Raw tiled image data from all rounds were stitched together for each image with affine transformation (Zeiss Zen software package) to create seamless whole-section images. Background fluorescent signal was removed using the rolling-ball algorithm.

In cyclic fluorescence slide scanning, each round of imaging may not necessarily be in the same exact position or orientation due to stage drift and slide placement, so multiplexed images cannot be simply merged directly. Whole-section images on this scale could not be aligned with publicly or commercially available tools due to memory limitations and array-size limits. Therefore, we had to develop an automated software tool in Python to align and register all rounds of multiplexed imaging into a single hyperplexed image. The “HIFI Alignment” tool utilizes existing algorithms for pyramidal sub-pixel image alignment based on pixel intensity31, and implements them in Python using an image handling strategy to bypass memory limitations due to image array-size, bit-depth, or the number of channels (Fig. 3a).

Fig. 3: HIFI Alignment.
figure 3

a Image processing of raw image data consisted of tile stitching and flat-field correction, followed by rolling-ball background subtraction. Scale bar = 2 mm. b Panel depicts the repeated steps of the “HIFI Alignment” tool to align cyclic IF images while avoiding memory limitations and removing endogenous tissue autofluorescence. c Aligned and registered images were then merged into a single 45+ dimension whole-slide image. Images for d PDGfp and e BrM were cropped to encompass the entire tumor region and surrounding brain. Scale bars = 500 µm. Representative images of (f) PDGfp and (g) BrM samples from untreated, 7 days post-IR, and regrowth tumors. Scale bars = 400 µm.

This strategy enables whole-slide rigid-body or affine alignment of 45+ channel images, which is only limited by the physical RAM available on a workstation (Fig. 3b, c). Whole mouse brain sections were aligned using consumer-grade workstations with 256 GB of RAM, while image subsets of whole PDGfp tumors could be aligned on standard computers with 64 GB of RAM. HIFI Alignment includes a CZI reader and writer for Axio Scan.Z1 images, but can also accommodate images in multiple TIFF formats.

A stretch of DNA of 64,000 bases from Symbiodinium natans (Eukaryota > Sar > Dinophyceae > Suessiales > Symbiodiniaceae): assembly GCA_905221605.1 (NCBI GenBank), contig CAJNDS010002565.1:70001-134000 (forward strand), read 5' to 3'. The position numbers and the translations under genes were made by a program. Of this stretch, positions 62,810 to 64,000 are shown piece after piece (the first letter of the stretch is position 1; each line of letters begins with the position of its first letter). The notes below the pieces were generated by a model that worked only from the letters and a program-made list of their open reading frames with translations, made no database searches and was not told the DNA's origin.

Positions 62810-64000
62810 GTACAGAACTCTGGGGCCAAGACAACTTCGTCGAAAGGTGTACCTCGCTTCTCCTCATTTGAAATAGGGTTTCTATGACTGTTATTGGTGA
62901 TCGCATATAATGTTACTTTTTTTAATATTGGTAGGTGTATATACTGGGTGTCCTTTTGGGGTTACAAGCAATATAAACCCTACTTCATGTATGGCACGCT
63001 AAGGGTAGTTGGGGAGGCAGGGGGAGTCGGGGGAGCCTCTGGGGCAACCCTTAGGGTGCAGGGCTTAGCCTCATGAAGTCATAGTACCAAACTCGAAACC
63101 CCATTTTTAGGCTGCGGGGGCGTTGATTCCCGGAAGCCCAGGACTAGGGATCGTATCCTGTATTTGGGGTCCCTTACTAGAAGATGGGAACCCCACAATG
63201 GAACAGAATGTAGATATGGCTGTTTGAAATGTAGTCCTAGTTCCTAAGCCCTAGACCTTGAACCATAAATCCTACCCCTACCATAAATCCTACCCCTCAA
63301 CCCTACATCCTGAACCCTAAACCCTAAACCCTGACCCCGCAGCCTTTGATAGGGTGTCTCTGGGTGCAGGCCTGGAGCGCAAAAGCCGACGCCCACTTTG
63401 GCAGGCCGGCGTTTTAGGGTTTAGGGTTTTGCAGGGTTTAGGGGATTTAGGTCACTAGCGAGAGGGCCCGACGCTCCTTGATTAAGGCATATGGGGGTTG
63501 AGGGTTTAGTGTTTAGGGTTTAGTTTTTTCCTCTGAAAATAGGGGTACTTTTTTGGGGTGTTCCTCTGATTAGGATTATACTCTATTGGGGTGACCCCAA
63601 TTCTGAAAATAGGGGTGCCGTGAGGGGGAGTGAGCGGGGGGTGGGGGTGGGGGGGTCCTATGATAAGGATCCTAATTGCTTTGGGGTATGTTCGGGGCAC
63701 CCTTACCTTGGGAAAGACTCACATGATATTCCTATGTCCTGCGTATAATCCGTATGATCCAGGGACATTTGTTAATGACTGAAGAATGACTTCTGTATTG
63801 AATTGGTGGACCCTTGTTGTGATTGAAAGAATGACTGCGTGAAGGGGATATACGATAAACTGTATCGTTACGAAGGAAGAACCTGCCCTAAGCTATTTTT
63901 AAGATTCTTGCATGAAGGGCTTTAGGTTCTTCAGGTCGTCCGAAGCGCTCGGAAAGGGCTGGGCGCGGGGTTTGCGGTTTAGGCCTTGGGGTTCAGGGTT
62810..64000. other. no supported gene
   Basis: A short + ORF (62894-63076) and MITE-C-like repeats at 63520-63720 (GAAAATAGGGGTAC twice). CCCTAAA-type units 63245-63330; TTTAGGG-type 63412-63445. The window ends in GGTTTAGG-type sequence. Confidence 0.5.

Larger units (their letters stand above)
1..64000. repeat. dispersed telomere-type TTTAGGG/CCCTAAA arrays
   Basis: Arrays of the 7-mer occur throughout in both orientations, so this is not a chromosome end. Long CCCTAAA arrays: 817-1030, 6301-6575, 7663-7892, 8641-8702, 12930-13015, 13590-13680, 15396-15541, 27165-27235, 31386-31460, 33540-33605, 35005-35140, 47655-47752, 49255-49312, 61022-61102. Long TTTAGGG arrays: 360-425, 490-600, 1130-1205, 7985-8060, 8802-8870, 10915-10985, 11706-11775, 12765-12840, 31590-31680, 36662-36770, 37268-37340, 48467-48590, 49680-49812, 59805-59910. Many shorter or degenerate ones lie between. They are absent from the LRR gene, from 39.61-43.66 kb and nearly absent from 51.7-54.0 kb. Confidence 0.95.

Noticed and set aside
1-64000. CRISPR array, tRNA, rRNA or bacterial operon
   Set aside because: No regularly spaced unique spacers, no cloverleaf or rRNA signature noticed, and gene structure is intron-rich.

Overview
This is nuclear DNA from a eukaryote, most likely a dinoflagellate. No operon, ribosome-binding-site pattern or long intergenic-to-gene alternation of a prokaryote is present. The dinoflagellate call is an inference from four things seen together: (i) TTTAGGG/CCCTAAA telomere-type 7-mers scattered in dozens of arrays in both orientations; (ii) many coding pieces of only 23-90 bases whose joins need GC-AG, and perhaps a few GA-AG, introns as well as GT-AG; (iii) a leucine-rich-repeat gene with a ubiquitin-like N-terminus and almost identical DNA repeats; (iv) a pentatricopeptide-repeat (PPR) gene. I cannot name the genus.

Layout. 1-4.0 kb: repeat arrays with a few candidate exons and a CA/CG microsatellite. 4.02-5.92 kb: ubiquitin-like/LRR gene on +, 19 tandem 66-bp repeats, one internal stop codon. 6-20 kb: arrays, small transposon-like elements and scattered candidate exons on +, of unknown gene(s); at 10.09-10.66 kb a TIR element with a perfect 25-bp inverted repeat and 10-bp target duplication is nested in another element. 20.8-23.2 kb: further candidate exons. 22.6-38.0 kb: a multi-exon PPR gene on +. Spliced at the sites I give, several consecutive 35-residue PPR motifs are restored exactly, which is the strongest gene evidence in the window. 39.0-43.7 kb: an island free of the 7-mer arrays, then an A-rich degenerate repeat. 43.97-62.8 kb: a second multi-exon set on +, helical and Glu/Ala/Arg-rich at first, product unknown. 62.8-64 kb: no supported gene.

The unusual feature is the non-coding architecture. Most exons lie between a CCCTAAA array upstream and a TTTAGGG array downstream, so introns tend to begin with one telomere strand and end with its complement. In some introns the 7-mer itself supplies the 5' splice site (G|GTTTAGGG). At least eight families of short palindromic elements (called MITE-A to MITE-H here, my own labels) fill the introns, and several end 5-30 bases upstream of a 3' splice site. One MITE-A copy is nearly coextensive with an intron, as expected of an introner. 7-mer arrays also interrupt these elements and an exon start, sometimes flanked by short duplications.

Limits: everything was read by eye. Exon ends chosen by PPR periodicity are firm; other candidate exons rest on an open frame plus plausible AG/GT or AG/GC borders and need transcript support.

An important feature of the HIFI Alignment tool is the ability to perform pixel-by-pixel removal of tissue autofluorescence from all channels to prevent any contamination of marker signals in subsequent rounds of imaging. Imaging of tissue samples in all channels prior to antibody labeling, as was performed with the PDGfp and BrM IR-treated samples, creates an image of overall tissue autofluorescence which is then subtracted from respective channels in each round of imaging. Autofluorescence subtraction was then performed for all BrM samples, but not for PDGfp samples - so as to not remove the endogenous GFP signal in the tumor cells.

The HIFI methodology was specifically developed to work with challenging sample types that perform poorly with other highly multiplexed imaging techniques. To validate that HIFI also works in more standard sample types, we performed additional HIFI experiments across multiple murine organ FFPE samples (Supplementary Fig. 2).